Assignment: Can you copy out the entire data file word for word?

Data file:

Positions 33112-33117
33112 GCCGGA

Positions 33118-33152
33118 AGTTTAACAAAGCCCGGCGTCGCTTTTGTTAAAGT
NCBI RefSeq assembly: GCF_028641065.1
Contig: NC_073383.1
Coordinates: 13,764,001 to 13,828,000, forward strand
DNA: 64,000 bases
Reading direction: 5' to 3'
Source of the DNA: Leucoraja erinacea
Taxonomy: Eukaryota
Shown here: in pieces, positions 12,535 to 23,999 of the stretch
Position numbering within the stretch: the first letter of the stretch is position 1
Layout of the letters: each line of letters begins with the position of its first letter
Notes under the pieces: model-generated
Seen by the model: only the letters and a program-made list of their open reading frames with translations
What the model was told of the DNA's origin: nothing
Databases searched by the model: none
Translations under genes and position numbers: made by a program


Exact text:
Positions 33112-33117
33112 GCCGGA

Positions 33118-33152
33118 AGTTTAACAAAGCCCGGCGTCGCTTTTGTTAAAGT
NCBI RefSeq assembly: GCF_028641065.1
Contig: NC_073383.1
Coordinates: 13,764,001 to 13,828,000, forward strand
DNA: 64,000 bases
Reading direction: 5' to 3'
Source of the DNA: Leucoraja erinacea
Taxonomy: Eukaryota
Shown here: in pieces, positions 12,535 to 23,999 of the stretch
Position numbering within the stretch: the first letter of the stretch is position 1
Layout of the letters: each line of letters begins with the position of its first letter
Notes under the pieces: model-generated
Seen by the model: only the letters and a program-made list of their open reading frames with translations
What the model was told of the DNA's origin: nothing
Databases searched by the model: none
Translations under genes and position numbers: made by a program